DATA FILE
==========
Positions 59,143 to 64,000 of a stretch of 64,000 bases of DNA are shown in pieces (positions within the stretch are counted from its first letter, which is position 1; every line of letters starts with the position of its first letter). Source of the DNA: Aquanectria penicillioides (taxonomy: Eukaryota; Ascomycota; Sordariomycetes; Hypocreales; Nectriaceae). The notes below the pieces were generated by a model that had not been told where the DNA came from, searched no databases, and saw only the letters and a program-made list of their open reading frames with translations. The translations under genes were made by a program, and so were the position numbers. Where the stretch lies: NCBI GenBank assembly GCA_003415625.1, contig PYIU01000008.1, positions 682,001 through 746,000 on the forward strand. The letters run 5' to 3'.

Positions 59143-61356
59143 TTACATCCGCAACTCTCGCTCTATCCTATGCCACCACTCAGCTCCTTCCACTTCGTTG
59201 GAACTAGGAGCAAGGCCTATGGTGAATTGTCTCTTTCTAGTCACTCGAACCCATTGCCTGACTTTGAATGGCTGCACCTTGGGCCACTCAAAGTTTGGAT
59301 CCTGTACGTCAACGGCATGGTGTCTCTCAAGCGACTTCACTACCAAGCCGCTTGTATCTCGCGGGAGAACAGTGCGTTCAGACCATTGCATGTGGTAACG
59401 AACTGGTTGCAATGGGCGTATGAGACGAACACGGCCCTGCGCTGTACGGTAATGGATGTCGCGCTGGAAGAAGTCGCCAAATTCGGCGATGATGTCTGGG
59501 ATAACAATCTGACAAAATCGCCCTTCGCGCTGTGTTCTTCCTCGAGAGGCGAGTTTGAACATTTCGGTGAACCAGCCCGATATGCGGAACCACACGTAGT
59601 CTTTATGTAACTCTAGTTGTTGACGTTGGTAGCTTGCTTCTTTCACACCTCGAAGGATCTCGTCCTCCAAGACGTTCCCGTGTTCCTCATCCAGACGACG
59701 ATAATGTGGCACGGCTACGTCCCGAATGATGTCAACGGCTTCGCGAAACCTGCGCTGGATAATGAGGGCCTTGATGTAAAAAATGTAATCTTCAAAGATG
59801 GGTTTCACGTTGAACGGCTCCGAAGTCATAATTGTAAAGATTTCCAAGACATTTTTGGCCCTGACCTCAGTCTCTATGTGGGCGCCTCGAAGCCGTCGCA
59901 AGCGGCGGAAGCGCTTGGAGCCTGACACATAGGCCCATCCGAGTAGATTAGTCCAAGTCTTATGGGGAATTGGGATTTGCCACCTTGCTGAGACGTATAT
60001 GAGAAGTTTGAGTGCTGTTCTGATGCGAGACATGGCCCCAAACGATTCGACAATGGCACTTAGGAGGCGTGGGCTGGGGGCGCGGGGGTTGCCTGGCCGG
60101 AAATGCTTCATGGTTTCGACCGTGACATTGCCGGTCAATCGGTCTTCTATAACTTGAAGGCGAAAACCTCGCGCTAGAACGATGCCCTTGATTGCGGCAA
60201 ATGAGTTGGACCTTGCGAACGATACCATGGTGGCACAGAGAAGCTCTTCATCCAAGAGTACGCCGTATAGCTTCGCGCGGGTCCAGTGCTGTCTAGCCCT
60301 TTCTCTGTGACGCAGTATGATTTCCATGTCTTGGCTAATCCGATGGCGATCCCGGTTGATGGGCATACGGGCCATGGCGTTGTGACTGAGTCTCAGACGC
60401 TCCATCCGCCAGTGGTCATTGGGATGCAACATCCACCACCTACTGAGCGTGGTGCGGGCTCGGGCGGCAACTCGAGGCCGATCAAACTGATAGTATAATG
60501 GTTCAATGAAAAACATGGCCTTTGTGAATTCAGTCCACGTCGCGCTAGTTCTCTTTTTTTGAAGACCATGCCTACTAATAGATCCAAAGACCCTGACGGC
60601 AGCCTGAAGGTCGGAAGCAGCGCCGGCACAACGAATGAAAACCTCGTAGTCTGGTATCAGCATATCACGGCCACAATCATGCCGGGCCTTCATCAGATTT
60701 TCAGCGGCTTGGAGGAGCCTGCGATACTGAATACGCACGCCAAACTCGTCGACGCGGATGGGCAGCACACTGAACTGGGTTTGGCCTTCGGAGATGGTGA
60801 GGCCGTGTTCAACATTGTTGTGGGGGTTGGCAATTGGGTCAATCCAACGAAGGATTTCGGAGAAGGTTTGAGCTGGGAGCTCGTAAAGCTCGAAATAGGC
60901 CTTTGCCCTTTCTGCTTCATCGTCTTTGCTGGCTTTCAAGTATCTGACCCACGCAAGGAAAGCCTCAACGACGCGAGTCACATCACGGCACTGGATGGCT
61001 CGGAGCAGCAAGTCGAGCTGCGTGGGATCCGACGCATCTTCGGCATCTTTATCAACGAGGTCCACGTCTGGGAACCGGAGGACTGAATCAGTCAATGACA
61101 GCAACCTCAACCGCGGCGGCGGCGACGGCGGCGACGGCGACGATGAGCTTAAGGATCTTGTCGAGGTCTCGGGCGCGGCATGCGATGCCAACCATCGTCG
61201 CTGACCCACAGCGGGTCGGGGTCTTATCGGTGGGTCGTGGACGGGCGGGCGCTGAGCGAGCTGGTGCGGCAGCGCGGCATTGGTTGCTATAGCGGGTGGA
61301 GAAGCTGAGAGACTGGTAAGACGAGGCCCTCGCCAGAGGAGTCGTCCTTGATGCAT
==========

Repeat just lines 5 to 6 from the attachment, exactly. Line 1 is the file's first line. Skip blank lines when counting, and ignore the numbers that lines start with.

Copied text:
59301 CCTGTACGTCAACGGCATGGTGTCTCTCAAGCGACTTCACTACCAAGCCGCTTGTATCTCGCGGGAGAACAGTGCGTTCAGACCATTGCATGTGGTAACG
59401 AACTGGTTGCAATGGGCGTATGAGACGAACACGGCCCTGCGCTGTACGGTAATGGATGTCGCGCTGGAAGAAGTCGCCAAATTCGGCGATGATGTCTGGG